When Sam France and Jonathan Rado released "...And Star Power" in 2015, the title seemed an extension of 2013's "We Are the 21st Century Ambassadors of Peace and Magic". Nobody minds such self-confidence when it's well-founded, but offering as proof of their epochal 'star power' an 82-minute smorgasbord of unpalatable, half-baked indelicacies, rather than a gleaming ambassadorial pyramid of Ferrero Rocher, was hardly diplomatic. The final track on "...And Star Power" was called "Hang", requesting, 'If I'm no good for you, would you let me know?' Let's say that critical responses did not include the phrase, 'Foxygents, with this new album, you are really spoiling us'. So choosing "Hang" as the title of studio album number four seems a test of critics and fans alike. Will we let them 'hang' with us again?
Oh, go on then.
In the most non-serious way achievable, Foxygen just got serious. "Hang" is ambitious, thoughtful, concise (thirty minutes) and largely coherent, while still managing to be potty in places. Sam France categorised the transition from conception to realisation as 'serendipitous', rather than the usual 'chaotic' or 'unhinged'. Thematically, it hangs together. Released on Inauguration Day, it offers LA life as a filter for the parlous state of the US. A forty-piece orchestra gives the tracks a lush fullness, as well as inevitable structure and added discipline. It's "Foxygen - The Musical", probably not heading to Broadway, but stranger things have happened recently.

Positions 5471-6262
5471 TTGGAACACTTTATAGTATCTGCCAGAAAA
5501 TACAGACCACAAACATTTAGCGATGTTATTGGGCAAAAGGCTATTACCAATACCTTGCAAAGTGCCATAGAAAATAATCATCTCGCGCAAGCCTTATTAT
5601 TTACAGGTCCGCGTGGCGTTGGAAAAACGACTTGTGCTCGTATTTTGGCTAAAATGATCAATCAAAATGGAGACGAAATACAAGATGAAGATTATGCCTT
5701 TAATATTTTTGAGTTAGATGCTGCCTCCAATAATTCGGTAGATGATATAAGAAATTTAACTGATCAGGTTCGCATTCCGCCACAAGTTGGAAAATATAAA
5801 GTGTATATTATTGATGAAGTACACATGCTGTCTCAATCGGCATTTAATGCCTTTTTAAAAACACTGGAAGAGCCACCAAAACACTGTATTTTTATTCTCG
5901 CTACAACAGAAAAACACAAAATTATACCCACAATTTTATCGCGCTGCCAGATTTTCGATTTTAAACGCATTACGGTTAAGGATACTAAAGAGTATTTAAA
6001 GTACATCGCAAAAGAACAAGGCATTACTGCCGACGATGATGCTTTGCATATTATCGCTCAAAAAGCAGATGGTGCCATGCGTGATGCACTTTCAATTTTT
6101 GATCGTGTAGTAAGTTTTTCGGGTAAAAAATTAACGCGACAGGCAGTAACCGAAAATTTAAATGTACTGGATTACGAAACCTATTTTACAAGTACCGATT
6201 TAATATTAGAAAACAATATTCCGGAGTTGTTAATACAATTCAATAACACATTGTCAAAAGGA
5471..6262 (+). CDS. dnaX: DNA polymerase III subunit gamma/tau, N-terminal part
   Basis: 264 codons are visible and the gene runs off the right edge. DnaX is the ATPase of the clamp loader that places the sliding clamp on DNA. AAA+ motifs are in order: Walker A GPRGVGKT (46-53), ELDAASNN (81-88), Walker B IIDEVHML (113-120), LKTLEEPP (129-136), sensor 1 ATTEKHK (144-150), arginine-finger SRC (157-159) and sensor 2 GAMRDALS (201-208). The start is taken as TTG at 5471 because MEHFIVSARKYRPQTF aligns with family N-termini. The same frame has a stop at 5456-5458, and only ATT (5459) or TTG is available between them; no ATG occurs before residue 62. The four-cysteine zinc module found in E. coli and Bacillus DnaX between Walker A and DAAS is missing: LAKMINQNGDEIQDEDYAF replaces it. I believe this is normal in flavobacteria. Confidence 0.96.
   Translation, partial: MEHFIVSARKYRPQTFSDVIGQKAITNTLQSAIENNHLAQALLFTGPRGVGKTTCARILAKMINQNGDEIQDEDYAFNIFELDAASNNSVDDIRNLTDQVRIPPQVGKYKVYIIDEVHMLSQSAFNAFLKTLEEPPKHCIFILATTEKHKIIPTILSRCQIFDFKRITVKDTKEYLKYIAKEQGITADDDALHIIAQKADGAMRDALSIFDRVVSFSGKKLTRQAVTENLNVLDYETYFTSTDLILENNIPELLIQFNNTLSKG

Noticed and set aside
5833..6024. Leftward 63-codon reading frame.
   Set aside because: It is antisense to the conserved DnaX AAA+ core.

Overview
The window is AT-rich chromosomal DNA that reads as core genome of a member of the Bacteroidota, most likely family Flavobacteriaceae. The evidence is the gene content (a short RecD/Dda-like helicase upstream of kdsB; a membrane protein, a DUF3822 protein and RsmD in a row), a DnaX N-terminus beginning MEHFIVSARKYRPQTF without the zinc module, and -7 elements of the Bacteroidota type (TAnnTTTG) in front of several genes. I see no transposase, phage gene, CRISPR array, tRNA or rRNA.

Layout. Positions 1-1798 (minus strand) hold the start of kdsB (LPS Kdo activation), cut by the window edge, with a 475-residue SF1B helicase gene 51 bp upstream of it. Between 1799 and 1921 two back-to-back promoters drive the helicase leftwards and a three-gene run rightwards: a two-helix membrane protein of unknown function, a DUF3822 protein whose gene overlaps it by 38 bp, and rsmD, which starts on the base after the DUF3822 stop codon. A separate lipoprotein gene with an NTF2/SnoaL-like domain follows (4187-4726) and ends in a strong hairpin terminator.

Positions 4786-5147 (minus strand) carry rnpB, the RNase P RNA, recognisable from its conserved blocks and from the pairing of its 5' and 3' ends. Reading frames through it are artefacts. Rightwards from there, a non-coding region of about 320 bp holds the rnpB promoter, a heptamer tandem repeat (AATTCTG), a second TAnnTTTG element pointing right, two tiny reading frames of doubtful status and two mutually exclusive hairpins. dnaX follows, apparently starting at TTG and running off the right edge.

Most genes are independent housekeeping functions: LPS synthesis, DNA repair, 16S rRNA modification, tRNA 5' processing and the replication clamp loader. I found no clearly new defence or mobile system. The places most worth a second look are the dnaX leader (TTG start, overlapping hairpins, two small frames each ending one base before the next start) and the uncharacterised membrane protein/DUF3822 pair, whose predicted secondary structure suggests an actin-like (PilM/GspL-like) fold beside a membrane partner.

'If you're already there, then you're already dead', declares "America", juxtaposing jaunty Dixieland piano with foreboding brass and strings. In "On Lankershim", LA's Lankershim Boulevard provides escape. The lyrical body blow is immediate, dealt in silky Eagles harmonies - 'And it all but seems my lifetime dreams have ended, and I know some people hope they won't come true'. LA nightclub ode "Avalon" mixes glam with whimsical Queen, offering escapist solace, 'in the garden of love'. Frug-inducing ELO/Philly soul "Follow the Leader" seems to promote conformity, until the refrain confounds expectations with 'And the leader is you'. Concluding track, "Rise Up" is as timpani-thundering and hammy as any stagey finale, rousing us with, 'You've got to pull yourself up from the fires of Hell'.
A few quirks would still have Waldorf and Statler heckling from the audience. France does his usual "Stars In Their Eyes" vocals - Bowie, Jagger, Lou Reed, Billy Joel on the morose "Mrs Adams", a stentorian Neil Diamond effort on "Trauma" and unnecessary club-style Vic Reeves stylings during "On Lankershim". "Upon a Hill" tells of 'wild flamingos on black spaceships'. Enough said. Though not yet a convert, "Hang" makes me much less of a sceptic. It is heartening that what we hear isn't Rado Ga Ga, but I can't say I've left my heart in Sam France's Disco just yet.
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